Though most features of Ecuadorian Spanish are those universal to the Spanish-speaking world, there are several idiosyncrasies.

Costeños tend to speak more quickly and louder than serranos, and most of them do so in a very informal way. A common term costeños call one another is mijo, a contraction of the phrase mi hijo ("my son"). Several such terms are derived in consequence of their rapid speech, and they also employ intricate linguistic humor and jokes that are difficult to translate or even understand in the other regions. Furthermore, each province has a different variety of accent, with different specific terms.

Serranos usually speak softly, and very respectfully. They are traditionally seen as more conservative, and use a number of Kichwa-derived terms in their everyday speech which is often puzzling to other regions. A widely known example is the word wawa which means "child" in Kichwa. Their speech is influenced by their Incan Amerindian roots, and can be seen as a variant of other Andean accents. However two main accents are noticed in the Andean region, the north and the austral accent. More variations of the austral accent are found in southern regions.

Whistling, yelling, or yawning to get someone's attention is considered rude, yet is practiced informally.

Art[edit]

Hand painted crafts at the Otavalo Artisan Market

Indigenous art of Tigua[edit]

The Kichwa people of Tigua, located in the central Sierra region, are world-renowned for their traditional paintings on sheepskin canvases.[1] Historically, the Tigua people have been known for painting highly decorative masks and drums; painting on flat surfaces is somewhat of a modern occurrence. Today, Tigua paintings can be found for sale all over Ecuador, particularly in touristic areas.

Tigua artists are celebrated for their use of vibrant colors and simplistic themes. Most paintings depict scenes of pastoral life, religious ceremonies, and festivals. The volcano Cotopaxi is commonly depicted in the landscape of many paintings, as it holds particular cultural significance in the region.

Literature[edit]

San Juan de Ambato, a city in central Ecuador, is known as the "City of the three Juanes", with Juan Montalvo (a novelist and essayist), Juan León Mera (author of the words to Ecuador's national anthem, and "Salve, Oh Patria"), and Juan Benigno Vela (another novelist and essayist) all sharing it as a place of birth. Other important writers include Eugenio Espejo, from colonial Quito, whose works inspired the fight for freedom from Spain in Ecuador and touched a number of topics, novelist and poet Horacio Hidrovo Velásquez, from early century's Manabí, whose works have inspired films.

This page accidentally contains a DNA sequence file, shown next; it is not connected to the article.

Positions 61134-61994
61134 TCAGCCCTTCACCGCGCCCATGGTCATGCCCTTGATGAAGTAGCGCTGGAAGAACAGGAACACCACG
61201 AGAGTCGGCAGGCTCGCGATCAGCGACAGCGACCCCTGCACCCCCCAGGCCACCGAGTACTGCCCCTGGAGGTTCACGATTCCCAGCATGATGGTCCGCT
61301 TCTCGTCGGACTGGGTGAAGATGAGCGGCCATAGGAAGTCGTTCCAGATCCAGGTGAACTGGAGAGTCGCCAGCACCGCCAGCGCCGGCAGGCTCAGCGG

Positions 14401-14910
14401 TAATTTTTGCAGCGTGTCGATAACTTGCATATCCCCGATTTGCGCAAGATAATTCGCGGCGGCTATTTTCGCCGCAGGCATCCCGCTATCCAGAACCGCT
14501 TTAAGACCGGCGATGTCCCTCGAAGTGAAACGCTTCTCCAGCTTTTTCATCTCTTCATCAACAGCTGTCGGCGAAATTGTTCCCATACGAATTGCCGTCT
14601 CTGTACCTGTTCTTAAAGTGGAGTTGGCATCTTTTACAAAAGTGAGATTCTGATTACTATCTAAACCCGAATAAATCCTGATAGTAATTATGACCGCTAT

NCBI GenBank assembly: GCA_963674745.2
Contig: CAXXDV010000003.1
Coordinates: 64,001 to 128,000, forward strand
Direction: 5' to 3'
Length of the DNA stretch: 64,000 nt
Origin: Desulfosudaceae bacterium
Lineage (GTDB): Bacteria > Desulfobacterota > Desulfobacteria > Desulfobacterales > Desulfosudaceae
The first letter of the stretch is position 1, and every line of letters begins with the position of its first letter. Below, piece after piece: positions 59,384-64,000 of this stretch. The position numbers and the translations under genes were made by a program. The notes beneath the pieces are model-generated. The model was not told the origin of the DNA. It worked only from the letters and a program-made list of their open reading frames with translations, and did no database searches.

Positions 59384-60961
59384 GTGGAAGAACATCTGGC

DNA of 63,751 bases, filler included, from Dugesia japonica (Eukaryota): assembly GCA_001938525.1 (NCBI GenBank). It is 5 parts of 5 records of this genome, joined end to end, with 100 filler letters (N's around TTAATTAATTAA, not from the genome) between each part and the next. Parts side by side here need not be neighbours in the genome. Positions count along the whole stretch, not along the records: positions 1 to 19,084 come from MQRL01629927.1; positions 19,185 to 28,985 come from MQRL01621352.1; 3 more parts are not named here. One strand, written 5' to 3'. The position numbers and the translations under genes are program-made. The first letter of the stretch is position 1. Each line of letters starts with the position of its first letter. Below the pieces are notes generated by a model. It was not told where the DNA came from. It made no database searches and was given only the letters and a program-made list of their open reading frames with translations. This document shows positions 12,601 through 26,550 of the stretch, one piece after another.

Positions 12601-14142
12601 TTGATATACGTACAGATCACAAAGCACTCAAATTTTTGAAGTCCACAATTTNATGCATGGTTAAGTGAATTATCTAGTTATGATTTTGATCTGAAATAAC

Music[edit]

Main article: Music of Ecuador
Julio Jaramillo is an icon of music.

The music of Ecuador has a long history. Pasillo is a genre of indigenous Latin music. In Ecuador it is the "national genre of music." Through the years, many cultures have brought their influences together to create new types of music. There are also different kinds of traditional music like albazo, pasacalle, fox incaico, tonada, diablada pillareña, capishca, Bomba (highly established in afro-Ecuadorian society in cities such as Esmeraldas), and so on. Tecnocumbia and Rockola are clear examples of the influence of foreign culturese. One of the most traditional forms of dancing in Ecuador is Sanjuanito. It's originally from northern Ecuador (Otavalo-Imbabura). Sanjuanito is a danceable music used in the festivities of the mestizo and indigenous cultures. According to the Ecuadorian musicologist Segundo Luis Moreno, Sanjuanito was danced by indigenous people during San Juan Bautista's birthday. This important date was established by the Spaniards on June 24, coincidentally the same date when indigenous people celebrated their rituals of Inti Raymi.

Clothing[edit]

A woman in Ecuadorian dress participating in the 2010 Carnaval del Pueblo.

The Panama hat is of Ecuadorian origin, and is known there as "Sombrero de paja toquilla", or a Jipijapa. It is made principally in Montecristi, in the province of Manabí and in the province of Azuay. Its manufacture (particularly that of the Montecristi superfino) is considered a great craft. In Cuenca an important Panama hat industry exists.

Traditional Handmade hats for sale at the Otavalo Artisan Market in the Andes Mountains of Ecuador
Traditioal Alpaca clothing at the Otavalo Artisan Market
Alpaca Scarf´s at the Otavalo Artisan Market.

Sports[edit]

Main article: Sport in Ecuador

Football is the most popular sport in Ecuador. Information on all other Ecuadorian sports related articles are below:



See also[edit]

References[edit]